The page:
The other day, I watched a YouTube channel, and the two hosts visited the Funko shop on Hollywood Boulevard in Los Angeles, CA. Now, that might not sound like anything special, but it is for two reasons. One, I love those small Funko POP! figurines, and I wish I had more than the two I currently own. Two, the hosts made custom Funko POP! figures as part of the “POP! Yourself!” experience at the Hollywood location. That seemed incredible. Not only does Funko have an actual store, but people can make a toy/figure that looks like them. As a child of the 80s, I would have loved these custom creations, both then and, yes, now. At least I know one place I will be going when it’s safe to travel! Get ready, LA; I am coming.

The most cherished item in those early years of growing up was my toys. Sure, that might be odd to think of as an adult nearing forty, but as I have defined myself as a reflective person, someone who regularly ponders nostalgic thoughts, this adds up. For the last couple of months, I have found, one could say, somewhat of a groove with my weekly posts. One week I post about travel, one week movies/POP! Culture, one week half marathons, and another week nostalgia/memories. While it does not always turn out this way, nor are weeks confined to such a rigid structure, January and February proved the rule. To close out this cold and snowy New England month, I thought, why not dive into one of my oldest and purest enjoyments; toys. I no longer seek them out, except of course, for the occasional adult LEGO build of a Haunted Mansion or the Statue of Liberty, or the Nathan Drake Uncharted and John F. Kennedy Presidential Funko POP!. Still, I have the fondest memories of those days, nights, and Saturday afternoons when toys were the center of an imaginary world, of my invention.

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“Good Food, Good Times”: Nourishment in Nostalgia and Vice Versa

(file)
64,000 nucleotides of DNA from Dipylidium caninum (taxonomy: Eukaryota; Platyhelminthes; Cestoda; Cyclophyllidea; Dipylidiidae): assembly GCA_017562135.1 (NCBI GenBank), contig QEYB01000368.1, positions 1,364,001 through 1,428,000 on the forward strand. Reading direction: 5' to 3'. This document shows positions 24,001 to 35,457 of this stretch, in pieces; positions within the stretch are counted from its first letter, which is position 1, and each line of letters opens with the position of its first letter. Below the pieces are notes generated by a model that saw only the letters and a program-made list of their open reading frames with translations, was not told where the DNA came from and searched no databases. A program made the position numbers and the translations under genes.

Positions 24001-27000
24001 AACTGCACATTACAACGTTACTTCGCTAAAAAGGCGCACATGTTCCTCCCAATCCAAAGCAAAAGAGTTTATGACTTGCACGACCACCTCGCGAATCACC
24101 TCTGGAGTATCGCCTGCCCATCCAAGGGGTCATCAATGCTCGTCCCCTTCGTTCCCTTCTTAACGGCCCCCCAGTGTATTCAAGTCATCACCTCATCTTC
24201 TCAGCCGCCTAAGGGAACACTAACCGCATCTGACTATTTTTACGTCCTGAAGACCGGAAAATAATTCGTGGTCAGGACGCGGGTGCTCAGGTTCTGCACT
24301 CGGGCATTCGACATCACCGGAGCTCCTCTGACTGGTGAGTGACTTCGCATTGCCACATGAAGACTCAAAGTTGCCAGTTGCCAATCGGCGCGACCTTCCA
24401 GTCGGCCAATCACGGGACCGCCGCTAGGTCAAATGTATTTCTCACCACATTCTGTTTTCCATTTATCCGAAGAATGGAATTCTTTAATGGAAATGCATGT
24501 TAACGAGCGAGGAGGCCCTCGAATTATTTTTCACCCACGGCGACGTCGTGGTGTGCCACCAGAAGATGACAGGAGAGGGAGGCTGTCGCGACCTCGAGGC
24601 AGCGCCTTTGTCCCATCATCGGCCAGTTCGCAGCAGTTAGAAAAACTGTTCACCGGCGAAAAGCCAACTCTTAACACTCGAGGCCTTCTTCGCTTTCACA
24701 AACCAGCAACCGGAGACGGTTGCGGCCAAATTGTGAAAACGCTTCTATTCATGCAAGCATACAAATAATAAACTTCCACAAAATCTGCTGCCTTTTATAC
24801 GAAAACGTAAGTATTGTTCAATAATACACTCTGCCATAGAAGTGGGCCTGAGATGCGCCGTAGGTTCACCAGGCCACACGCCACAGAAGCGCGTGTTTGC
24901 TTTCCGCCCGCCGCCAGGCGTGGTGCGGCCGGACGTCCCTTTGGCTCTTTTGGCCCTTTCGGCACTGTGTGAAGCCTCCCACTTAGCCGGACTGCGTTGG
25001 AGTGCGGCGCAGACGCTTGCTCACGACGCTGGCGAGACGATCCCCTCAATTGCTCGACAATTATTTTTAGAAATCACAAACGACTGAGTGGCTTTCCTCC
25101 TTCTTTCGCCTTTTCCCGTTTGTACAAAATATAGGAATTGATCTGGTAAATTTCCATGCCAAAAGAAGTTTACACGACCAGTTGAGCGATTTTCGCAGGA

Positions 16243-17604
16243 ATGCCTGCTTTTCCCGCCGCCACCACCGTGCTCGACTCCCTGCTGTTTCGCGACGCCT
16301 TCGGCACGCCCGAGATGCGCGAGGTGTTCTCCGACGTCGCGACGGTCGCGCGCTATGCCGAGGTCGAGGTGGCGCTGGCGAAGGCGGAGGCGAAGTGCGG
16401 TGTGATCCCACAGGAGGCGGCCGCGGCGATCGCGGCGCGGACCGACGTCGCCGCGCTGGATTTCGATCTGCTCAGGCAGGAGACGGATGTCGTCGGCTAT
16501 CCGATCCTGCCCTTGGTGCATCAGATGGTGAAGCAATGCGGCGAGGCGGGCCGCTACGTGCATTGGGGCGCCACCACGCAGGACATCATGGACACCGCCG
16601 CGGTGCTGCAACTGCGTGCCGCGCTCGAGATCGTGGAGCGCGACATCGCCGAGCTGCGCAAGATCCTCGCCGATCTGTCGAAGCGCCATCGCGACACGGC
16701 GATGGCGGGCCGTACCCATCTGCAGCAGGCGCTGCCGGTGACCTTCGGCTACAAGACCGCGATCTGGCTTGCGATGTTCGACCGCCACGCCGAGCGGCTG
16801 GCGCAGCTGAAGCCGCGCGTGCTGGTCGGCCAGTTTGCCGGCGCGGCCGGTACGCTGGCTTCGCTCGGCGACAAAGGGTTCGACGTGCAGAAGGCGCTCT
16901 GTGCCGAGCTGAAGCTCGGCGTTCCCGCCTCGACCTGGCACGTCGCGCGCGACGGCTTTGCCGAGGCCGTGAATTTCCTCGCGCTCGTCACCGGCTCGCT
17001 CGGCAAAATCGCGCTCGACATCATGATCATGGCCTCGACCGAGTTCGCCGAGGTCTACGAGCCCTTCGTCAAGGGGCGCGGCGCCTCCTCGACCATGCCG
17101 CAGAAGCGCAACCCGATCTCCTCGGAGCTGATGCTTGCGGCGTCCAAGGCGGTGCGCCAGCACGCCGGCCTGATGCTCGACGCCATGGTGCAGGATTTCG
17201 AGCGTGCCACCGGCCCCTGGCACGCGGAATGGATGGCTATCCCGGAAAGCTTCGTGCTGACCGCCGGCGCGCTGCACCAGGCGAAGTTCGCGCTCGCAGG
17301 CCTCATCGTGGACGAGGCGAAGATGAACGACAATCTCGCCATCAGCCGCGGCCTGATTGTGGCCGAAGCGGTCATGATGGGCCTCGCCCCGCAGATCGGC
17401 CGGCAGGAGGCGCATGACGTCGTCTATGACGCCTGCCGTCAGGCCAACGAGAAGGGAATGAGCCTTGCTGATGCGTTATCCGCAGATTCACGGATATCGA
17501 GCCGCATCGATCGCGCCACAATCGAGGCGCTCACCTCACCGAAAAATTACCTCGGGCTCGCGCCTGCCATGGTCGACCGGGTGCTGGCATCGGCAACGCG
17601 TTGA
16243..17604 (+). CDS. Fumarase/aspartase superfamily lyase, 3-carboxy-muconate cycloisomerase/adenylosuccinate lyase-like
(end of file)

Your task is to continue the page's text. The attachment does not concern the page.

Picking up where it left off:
“Good Food, Good Times”: Nourishment in Nostalgia and Vice Versa

“Anyone who’s a chef, who loves food, ultimately knows that all that matters is: ‘Is it good? Does it give pleasure?’”

– Anthony Bourdain

Do you ever think about the things you think about? Sure, that has nothing to do with this week’s post, but it does make you ponder. Well, the other day I was thinking about food. Ok, I get it, doesn’t everyone think about food. Yes, of course, but recently I started to think about those foods that defined my past. Honestly, this topic came to me after watching a recent vlog on a YouTube channel called Dani.702. The host, Dani, was at Disney Springs and purchased a substantial glazed donut from Everglazed Donuts and a giant chocolate chip cookie from Gideon’s cookie shop. After sampling both, she selected the one she thought was best. Her decision ultimately rested on which one made her feel most nostalgic. She then mentioned a favorite memory of getting a similar donut when she was younger. Dani.702’s reaction made me ponder about the types, and flavors, of foods I enjoyed when I was younger and produced a similar response. Stuffed quahogs, linguica pizza, sour cream and onion dip, and malasadas are a few foods that always transport me back in time.